Copper has been one of the biggest winners in the commodities market since 2020.
Not only is this shiny red-colored industrial metal a vital part of our economic growth, it is also imperative for the global transition to sustainable energy sources.
China, the world’s largest consumer, has made reducing carbon emissions a priority, aiming to reduce its carbon intensity (emissions per unit of GDP) by more than 65% from 2005 levels by 2030. D ‘ by 2060, it wants to completely neutralize carbon emissions.
In the United States, the Biden administration has set a goal of having 100% electricity without carbon pollution by 2035, then carbon neutrality by 2050. The American climate plan would require that vehicles Electric vehicles account for at least half of the country’s new car sales in 2030.
Since the manufacturing process for electric vehicles is copper intensive (in fact, it uses 4 times more copper than a regular vehicle), the demand for copper has increased at an unprecedented rate with no signs of slowing down.
Meanwhile, wind power and solar PV systems have the highest copper content of any renewable energy technology, making the metal all the more important to achieving our climate goals.
According to the Copper Alliance, wind turbines require between 2.5 and 6.4 tonnes of copper per MW for generator, wiring and transformers. Solar PV power systems use around 5.5 tonnes of copper per MW.
Search by Fitch Solutions shows that green demand from the electricity and renewables sector as well as automobiles will each account for 7.9% of total copper demand by 2030.
Due to greater energy transition, Fitch predicts that “green copper” as a percentage of total copper demand will increase from around 5.6% this year to 15.7% in 2030.
From a forecast of 1.4 million tonnes in 2021 to 5.4 million tonnes in 2030, Fitch expects average annual growth in green copper demand of 13.0% year-on-year over the next 10 years. As expected, the two most important areas of green copper demand growth will be renewables and vehicle electrification, the company said.
Economic growth often goes hand in hand with an increase in industrial activity, and as nations around the world continue to wave infrastructure investment, demand for copper and other metals will increase.
According to Cochilco, the copper commission of Chile’s largest producer, global copper demand will reach 24 million tonnes this year, up 2.4% from 2020, and 24.7 million tonnes for 2022, an increase by 3%.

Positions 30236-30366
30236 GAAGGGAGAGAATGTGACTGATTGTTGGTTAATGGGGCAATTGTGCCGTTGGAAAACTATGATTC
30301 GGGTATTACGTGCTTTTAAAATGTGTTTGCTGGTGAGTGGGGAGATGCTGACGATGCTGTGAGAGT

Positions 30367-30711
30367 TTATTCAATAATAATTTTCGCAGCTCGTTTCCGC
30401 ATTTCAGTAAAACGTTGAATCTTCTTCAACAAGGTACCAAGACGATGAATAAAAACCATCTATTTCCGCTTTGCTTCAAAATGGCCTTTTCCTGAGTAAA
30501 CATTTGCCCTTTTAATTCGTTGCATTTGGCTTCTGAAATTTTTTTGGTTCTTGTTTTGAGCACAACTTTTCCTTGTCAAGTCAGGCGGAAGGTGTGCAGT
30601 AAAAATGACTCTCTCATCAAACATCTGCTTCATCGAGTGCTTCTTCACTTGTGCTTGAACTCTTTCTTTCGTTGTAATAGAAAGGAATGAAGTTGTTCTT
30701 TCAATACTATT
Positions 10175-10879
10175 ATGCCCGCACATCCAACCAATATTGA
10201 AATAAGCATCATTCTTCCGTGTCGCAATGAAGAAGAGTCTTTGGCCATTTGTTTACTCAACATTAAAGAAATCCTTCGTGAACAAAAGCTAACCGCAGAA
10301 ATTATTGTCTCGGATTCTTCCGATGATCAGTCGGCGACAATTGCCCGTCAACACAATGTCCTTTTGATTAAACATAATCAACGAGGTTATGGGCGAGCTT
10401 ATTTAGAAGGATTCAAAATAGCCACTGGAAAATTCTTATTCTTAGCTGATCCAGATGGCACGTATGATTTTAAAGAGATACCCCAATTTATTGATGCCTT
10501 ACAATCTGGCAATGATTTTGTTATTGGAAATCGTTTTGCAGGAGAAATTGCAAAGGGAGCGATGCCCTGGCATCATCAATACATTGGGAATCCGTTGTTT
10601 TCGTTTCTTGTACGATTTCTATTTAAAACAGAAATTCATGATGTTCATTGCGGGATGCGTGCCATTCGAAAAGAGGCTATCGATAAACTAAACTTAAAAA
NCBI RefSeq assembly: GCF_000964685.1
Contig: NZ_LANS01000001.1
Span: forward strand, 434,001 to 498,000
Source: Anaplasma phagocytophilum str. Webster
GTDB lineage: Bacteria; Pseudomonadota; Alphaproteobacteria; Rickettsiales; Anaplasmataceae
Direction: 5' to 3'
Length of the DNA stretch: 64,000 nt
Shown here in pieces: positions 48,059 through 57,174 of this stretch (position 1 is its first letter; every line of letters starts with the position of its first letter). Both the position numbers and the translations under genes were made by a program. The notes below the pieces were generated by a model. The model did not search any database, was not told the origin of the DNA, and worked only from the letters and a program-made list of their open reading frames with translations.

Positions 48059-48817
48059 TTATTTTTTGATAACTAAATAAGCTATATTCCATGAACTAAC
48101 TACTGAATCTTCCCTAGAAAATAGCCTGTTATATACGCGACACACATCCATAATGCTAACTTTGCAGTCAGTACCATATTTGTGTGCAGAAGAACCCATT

Driven by robust industrial demand, copper prices hit an all-time high of $ 4.77 / lb in the second quarter of this year. From its low of $ 1.94 / lb in early 2016, this represents a 150% rebound in five years.
Five-year copper spot price. Source: Kitco
Even though copper – like many other commodities – has seen some decline, the base metal is still at its highest level in a decade.
Some of the largest commodities trading companies and media remain bullish on copper as demand is likely to accelerate during the global energy transition.
“High demand expectations, especially the push to electrify the transport sector, as well as an absence of new mining investment are likely over the next few years to push the market into a deep and price-friendly deficit,” Said Ole Hansen of Saxo Bank.
Goehring & Rozencwajg, who specialize in investing in natural resources, believe the current cycle will ultimately push copper prices up, possibly even above $ 10 / lb. Justifying this aggressive price target, the New York-based research firm referred to the last great copper rally, which saw the metal rise sevenfold from its 1999 low of $ 0.61 / lb to 4. , $ 57 / lb in 2011.
“Our models tell us that the fundamentals are much better today than they were during the last bull market. Copper stocks were also strong performers. The average copper mining stock, as measured by the COPX ETF, is up almost 100% year-on-year and 20% year-to-date, ”wrote Goehring & Rozencwajg in their latest market commentary.
He also argued against the bearish case that economies such as China over-consumed copper, pointing out that such a conclusion is drawn by comparing a country’s copper consumption with real GDP.